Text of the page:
The fifties and sixties was a golden age for North European industrial design. During this defining time for Nordic architectural identity, Scandinavian masters such as Georg Jensen, Arne Jacobsen and Tias Eckhoff created icons that that would set the bar for future industrial designers. But as the booming oil industry hit Norway in the ensuing decades, the furniture industry faded into oblivion. In recent years however, forgotten classics have been reintroduced to an applauding international audience.
My introduction to this period was “Det Riflede” porcelain by Tias Eckhoff. The china was bought soon after its launch in 1952 by my late grandmother. Young in the post war period, she had a keen interest in contemporary Norwegian design. This included not only tableware, but also wooden furniture and range of colourful weaved textiles.
Det Riflede tableware in white porcelain was Eckhoff’s debut design for Porsgrunn Porsænsfabrik and is part of the National Gallery´s extensive collection of his work. He would later go on to introduce the more famous flatware named Maya in 1961, an ever modern classic still found in innumerable Norwegian homes.
One of the most celebrated relaunches in recent years has been the the Scandia chair collection by Hans Brattrud. Designed in 1957, The Junior went into production in 1958 and immediately became a reward winning and commercial success. To attest to the widespread popularity, the American White House is said to have ordered twelve of these chairs. Sadly, the elegant lines of the Scandia did not survive the decadent mood the mid 70s, and production was ceased.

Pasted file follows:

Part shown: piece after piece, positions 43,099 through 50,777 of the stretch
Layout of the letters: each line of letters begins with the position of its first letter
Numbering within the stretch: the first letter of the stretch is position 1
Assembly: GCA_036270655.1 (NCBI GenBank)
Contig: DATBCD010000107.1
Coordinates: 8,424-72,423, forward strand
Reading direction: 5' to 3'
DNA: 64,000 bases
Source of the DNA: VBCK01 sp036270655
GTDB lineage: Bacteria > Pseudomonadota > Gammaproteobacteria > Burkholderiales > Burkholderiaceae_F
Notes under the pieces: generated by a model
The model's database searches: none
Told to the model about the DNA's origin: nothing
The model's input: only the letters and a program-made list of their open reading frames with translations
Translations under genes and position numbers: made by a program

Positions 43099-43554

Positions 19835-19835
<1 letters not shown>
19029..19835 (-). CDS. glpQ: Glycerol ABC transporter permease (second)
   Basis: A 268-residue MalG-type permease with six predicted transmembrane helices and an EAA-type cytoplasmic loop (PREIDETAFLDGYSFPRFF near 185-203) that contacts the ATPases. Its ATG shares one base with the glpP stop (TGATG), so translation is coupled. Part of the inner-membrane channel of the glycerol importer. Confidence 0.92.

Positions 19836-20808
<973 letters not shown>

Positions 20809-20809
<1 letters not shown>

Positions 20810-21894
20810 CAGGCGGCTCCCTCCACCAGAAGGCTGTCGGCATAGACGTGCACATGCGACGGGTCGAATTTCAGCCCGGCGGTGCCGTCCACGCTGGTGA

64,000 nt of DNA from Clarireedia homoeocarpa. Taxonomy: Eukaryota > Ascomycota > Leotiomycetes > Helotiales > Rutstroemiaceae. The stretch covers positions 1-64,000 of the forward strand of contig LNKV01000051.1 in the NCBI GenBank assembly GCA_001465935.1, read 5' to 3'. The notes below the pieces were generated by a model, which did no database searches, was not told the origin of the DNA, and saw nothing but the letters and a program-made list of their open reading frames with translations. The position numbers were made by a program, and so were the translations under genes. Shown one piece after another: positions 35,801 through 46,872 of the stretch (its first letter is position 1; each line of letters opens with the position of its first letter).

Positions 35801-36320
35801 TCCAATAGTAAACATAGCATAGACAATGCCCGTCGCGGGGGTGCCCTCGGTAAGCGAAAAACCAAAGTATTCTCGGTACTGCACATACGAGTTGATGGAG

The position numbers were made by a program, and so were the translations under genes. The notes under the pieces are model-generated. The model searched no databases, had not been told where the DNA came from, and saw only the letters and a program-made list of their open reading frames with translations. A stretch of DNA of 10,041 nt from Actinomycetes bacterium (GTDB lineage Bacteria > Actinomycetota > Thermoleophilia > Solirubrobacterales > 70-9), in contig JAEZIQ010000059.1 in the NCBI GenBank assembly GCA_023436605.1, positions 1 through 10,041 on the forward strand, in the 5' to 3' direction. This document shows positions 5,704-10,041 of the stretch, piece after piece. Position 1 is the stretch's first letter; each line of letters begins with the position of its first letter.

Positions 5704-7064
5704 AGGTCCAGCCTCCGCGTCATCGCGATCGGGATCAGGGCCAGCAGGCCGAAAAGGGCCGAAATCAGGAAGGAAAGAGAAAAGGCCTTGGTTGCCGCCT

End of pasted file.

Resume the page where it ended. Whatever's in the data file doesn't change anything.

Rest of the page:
Fortunately, Architect Pål Lunder saw the potential and launched furniture company Fjordfiesta in 2001, which first mission was to reintroduce the “Scandia” range of chairs. With the blessing and collaboration of Hans Brattrud (who passed away in 2017), the series now consists of ten chairs including two dining chairs, bar stools, a swivel and the below pictured lounge chair, Scandia Nett.
A later Fjordfiesta “find” is the unassuming and multifunctional Krobo bench by Torbjørn Afdal. Designed in 1960, it became an instant classic that was later forgotten. The 2014 relaunch was the result of a collaboration between Fjordfiesta, Oslo based design gallery Utopia Retro Modern and the renowned duo Anderssen&Voll, who created a selection of complimentary accessories such as trays and cushions.
The recent decade has seen Nordic mid century designs experiencing a second blossoming. One reason might be a general onset of the nostalgia and a new generation of adults searching for individuality through a “simpler” past. But just as relevant, I believe, is the enormous variation of visual inspiration available. The fifties and sixties furniture is in its minimal nature easy to match other styles and époques. The excellent craftmanship and classic status justifies the price tag as these pieces are made for daily use and proven to last generations.
Tip: Worth looking into is the new Norwegian furniture company Eikund. Their mission is to reproduce Norwegian icons from the fifties and sixties. I particularly admire Torbjørn Bekken´s Veng armchair from 1960.
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Coloured glass updated; finding the new “elegance”.
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